5 Things All Youth Leaving School Should Be Able to Say About their Work Readiness

Every young person leaving school wants to have a job or go to college.

Nationally we are in state of  youth employment crises. The situation is so complex, it isn’t just one variable. Yet one approach may give youth the leverage they need for employment, the personal and social capability training to adapt through adversity.

5 Things All Youth Leaving School Should Be Able to Say About their Work Readiness

1. I found it isn’t important to dwell on what I don’t have (my limitations) but to see what I  can do with what I have (exploring strengths, from an expansive approach).

2. I explored, reflected, and discovered my strengths for my best career options. I learned to see how certain careers are a good match to my strengths and interests.

3. I learned about my challenges and the tools I can use to keep me focused, on track, and adaptable to change.

4. Using Reflective Practice, I  took part in a group setting on how to face workplace adversity and discovered I always have options that I can choose for next steps in self-advocacy.

5. I learned about my own self-awareness and why self-awareness is important to getting hired,  to keeping a job, to adapt socially, to have safety and well-being, and to move toward future goals. 

Learning and practicing self-awareness and self-advocacy is not only important to the student, but this groundwork is also important to employers who want to recruit people with skills they need.

What Employers Want

Employers want to hire youth with skills in personal and social awareness to include empathy, ability to work with others, and integrity.

Employers want more support in getting young people “work-ready”.  Nearly nine in 10 employers feel that school leavers are not ready for work. They claim, youth often lack work experience in  communication and teamwork skills.  Employers express that youth don’t know how to behave professionally in a work environment. 

According to John Irons, managing director for global markets with the Rockefeller Foundation, employers are asking for assistance in recruitment, assessment, and support to address entry-level talent challenges and to improve employment outcomes for those facing barriers to workplace, such as diverse populations and disability

Give every student the leverage they need for employment success by offering self-awareness development and self-advocacy practice, so  the gap to the youth employment crises narrows.

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What Gets Between Youth and Their Employment Potential?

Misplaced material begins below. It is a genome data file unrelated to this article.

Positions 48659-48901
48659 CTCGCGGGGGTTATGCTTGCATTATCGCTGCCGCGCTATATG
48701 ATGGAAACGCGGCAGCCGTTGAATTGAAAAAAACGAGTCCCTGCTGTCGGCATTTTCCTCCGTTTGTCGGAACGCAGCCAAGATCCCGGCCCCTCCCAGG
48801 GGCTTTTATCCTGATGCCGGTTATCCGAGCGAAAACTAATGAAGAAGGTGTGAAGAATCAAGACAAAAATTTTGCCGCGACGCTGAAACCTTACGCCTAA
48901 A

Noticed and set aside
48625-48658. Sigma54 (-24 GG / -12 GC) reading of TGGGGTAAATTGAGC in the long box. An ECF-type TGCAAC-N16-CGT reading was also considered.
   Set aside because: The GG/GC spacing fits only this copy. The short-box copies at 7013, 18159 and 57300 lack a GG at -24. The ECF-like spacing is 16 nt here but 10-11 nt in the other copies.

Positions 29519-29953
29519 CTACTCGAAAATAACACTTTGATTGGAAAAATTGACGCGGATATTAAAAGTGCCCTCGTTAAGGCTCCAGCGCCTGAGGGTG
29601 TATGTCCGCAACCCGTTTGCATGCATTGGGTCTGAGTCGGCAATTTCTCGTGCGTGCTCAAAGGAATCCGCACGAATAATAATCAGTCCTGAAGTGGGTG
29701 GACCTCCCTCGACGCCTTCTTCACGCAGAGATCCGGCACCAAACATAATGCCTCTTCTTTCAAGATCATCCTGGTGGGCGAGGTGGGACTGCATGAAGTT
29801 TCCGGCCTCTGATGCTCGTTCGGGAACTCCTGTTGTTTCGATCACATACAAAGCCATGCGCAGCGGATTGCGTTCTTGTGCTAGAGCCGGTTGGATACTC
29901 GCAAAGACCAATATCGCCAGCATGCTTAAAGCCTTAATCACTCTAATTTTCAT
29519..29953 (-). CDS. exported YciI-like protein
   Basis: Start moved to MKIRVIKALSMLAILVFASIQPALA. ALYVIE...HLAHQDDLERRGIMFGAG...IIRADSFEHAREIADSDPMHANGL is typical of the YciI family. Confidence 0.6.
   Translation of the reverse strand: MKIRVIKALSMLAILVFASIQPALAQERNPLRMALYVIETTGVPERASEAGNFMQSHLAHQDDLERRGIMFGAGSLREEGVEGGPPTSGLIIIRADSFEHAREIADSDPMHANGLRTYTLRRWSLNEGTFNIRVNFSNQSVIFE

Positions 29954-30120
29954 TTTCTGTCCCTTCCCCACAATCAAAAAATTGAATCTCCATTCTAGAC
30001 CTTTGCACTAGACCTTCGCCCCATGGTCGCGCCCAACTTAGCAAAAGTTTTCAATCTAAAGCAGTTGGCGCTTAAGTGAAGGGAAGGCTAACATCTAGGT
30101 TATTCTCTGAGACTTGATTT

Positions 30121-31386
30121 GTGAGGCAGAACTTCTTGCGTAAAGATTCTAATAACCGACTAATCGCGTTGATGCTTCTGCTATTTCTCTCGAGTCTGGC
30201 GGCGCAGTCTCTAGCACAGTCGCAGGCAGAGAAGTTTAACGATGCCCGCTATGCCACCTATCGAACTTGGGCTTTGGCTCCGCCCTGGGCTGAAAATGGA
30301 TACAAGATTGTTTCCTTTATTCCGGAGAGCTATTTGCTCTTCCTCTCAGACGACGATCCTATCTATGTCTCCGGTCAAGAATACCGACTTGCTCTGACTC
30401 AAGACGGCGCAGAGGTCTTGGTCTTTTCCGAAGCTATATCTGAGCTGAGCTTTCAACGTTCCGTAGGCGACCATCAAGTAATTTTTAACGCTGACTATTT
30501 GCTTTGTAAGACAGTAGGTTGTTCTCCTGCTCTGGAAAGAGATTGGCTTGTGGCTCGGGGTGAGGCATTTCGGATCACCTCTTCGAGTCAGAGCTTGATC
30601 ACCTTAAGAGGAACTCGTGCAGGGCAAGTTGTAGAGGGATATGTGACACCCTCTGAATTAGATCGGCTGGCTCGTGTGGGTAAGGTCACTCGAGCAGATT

After decades of teaching youth with learning disabilities and researching what youth with autism spectrum need to make better work adaptations, Dr. Jackie Marquette discovered what it takes to help youth rise to employment. The keys are guiding youth to see their skills and interests from a wide range of strengths, personalized supports,  training in social emotional awareness development, and plenty of experiences. These are the keys to all youth making adaptations. She has an adult son with autism and has walked the walk, with ups and downs, failure and successes. Trent had employment at Meijer, a retail store for 13 years with innovative supports and for 19 years Trent has created abstract paintings for his art business. Yet many youth with disabilities, autism spectrum, and youth from urban and rural areas fall short in getting employed because they lack opportunity to identify their skills and prepare for personal/social awareness and self-advocacy.  Very few educators, counselors and employment professionals understand why or how to prevent it.

Click here to get Your Starter Kit

Dr. Jackie Marquette is the founder of the Transition Career Academy teaching online courses and face-to-face workshops. Her trainings are approved for 6 CE’s by CRCC. She has been endorsed by highly recognized colleagues in the disability field for skills in Autism Spectrum Disorders, Training, and Research. Her extensive experiences span teaching students with learning/developmental disabilities and ‘at risk’, spearheading autism community workplace projects, implementing school district transition programs, consulting and using her own tools, one-to-one with youth seeking employment through the Office of Vocational Rehabilitation. She researched and interviewed over 800 youth with autism and their advocates, professionals, family members. As the CEO of S.A.F.E.T.Y. Works© DBA Marquette Index, LLC, her program is engineered to be a catalyst for leaders, employers, and youth with their advocates to enhance their performance to make a meaningful difference in schools, companies, and the lives of persons with Autism Spectrum/disabilities.

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